Any list of must-see scientific destinations would be remiss without mentioning the amazing diversity of marine life living just off the United State's coasts, and there are few better places to see that wildlife in person than Washington's Olympic Coast. Stretching 73 miles (117 kilometers) along the Pacific Ocean, the Olympic Coast sanctuary is protected completely from commercial development. Visitors can enjoy fishing, camping and whale watching among other activities, all in a protected natural environment in which marine life is thriving. Harbor seals and gray whales are common sights, and more than 300 species of birds populate the coast and the nearby Olympic National Park [source: NOAA].
Experienced adventurers can even take guided diving expeditions or kayaking trips in the sanctuary, but cold water temperatures and notoriously unpredictable weather can make those activities dangerous for anyone lacking experience. The less adventurous can take in the Makah Museum or go on a guided hike to Cape Flattery. Even if you stick to the shore, it's easy to appreciate the harmony among the refuge's fish, birds and other marine animals. No wonder millions of people visit the sanctuary every year [source: NOAA]. Of course, there are a couple of places in the U.S. that get even more visitors every year, and the next destination on our list is one of them.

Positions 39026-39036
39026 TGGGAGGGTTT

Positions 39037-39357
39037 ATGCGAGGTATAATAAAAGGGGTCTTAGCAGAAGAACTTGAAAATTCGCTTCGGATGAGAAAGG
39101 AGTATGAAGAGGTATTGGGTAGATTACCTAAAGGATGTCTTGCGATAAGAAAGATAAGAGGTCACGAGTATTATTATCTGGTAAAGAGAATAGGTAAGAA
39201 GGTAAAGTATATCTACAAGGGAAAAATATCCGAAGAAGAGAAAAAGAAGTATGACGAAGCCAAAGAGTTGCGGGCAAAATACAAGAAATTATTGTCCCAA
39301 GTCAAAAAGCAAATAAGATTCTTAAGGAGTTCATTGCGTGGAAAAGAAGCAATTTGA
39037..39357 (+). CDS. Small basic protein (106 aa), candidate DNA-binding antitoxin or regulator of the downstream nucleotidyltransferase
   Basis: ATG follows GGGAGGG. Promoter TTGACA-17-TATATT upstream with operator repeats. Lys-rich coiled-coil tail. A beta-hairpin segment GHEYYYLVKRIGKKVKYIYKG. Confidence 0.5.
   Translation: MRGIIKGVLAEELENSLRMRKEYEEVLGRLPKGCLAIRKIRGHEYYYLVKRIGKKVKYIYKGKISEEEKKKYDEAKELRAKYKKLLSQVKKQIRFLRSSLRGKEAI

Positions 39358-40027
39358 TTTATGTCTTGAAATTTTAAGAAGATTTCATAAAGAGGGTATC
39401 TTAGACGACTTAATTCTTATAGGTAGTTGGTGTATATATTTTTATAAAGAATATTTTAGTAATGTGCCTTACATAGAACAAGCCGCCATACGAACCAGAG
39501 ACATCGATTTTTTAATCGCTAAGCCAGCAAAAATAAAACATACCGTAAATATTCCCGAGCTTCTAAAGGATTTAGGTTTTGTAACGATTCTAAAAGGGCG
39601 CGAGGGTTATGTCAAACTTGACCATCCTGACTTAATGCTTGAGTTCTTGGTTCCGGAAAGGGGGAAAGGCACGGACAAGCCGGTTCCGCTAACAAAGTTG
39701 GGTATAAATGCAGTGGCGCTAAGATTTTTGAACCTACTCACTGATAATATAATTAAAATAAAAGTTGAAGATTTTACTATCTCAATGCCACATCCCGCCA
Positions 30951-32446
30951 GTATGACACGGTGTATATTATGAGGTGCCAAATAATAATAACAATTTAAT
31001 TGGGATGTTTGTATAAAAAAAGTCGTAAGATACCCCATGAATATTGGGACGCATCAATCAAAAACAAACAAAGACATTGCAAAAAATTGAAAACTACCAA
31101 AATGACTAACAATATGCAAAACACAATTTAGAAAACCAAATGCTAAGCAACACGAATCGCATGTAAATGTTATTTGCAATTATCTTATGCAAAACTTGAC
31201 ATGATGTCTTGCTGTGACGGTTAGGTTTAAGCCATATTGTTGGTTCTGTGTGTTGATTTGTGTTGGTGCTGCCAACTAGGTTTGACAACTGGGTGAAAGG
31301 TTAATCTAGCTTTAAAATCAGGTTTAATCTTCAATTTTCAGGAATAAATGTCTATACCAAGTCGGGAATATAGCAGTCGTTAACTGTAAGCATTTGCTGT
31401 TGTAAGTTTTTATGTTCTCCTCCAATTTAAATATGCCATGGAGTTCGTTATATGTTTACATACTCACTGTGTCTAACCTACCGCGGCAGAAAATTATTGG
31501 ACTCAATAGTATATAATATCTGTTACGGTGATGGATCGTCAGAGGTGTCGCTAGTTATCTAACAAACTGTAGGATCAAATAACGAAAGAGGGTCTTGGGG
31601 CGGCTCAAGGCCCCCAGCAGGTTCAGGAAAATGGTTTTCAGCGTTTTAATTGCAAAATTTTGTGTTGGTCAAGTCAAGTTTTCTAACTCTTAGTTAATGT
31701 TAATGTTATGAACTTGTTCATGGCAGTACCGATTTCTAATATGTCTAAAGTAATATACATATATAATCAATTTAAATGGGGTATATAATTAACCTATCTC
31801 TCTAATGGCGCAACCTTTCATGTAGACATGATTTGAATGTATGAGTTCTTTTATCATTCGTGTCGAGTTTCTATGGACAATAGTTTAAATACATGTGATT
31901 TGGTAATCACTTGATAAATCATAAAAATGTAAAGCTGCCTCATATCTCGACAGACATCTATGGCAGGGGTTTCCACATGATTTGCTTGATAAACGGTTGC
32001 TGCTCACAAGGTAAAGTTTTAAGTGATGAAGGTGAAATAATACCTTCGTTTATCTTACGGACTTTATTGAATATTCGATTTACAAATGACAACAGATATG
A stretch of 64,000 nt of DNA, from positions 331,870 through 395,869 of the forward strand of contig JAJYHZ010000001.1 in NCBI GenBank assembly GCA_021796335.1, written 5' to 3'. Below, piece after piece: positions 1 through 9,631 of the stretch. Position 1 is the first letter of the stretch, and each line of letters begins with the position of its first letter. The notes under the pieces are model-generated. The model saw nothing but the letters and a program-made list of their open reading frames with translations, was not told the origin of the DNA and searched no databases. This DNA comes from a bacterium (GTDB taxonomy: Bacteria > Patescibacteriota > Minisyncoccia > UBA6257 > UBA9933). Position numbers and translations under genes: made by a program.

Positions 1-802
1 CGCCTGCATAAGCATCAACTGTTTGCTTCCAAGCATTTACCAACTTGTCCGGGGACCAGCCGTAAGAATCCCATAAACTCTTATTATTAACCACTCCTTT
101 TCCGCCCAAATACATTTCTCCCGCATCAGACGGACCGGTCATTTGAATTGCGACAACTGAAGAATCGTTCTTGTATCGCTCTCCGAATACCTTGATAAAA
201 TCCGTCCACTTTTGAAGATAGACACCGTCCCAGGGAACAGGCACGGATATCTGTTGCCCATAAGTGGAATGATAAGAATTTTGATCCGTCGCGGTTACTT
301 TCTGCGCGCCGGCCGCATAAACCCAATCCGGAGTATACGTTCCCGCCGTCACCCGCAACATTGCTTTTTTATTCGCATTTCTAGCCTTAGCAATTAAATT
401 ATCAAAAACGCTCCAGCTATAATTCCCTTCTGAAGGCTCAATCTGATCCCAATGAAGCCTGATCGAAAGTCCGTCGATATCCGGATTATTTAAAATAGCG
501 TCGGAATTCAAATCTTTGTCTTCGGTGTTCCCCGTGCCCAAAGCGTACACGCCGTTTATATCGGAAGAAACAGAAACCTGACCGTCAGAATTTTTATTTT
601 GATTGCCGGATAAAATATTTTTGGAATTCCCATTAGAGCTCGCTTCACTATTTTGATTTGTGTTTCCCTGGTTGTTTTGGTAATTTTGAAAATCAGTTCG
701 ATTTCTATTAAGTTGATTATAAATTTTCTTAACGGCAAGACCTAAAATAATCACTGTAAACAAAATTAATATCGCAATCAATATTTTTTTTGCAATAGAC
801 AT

Yellowstone National Park needs no introduction. In 2010, more than 3.6 million people thronged the park, and if recent trends are any indication, that number will only continue to climb [source: National Park Service]. Spanning nearly 3,500 square miles (9,065 square kilometers) of the northwest corner of Wyoming, Yellowstone has become a symbol for the importance of preservation efforts. Although Yellowstone is well-known for its geysers and other geothermal features, it's also home to an incredibly diverse spectrum of plants and animals. For instance, the park hosts 67 different species of mammals, a group that includes the well-known grizzly bear and bison alongside lesser known animals like the wolverine and the lynx [source: National Park Service]. A remarkable variety of birds – more than 300 species in all -- call the park home as well, including threatened and endangered species like the whooping crane [source: National Park Service].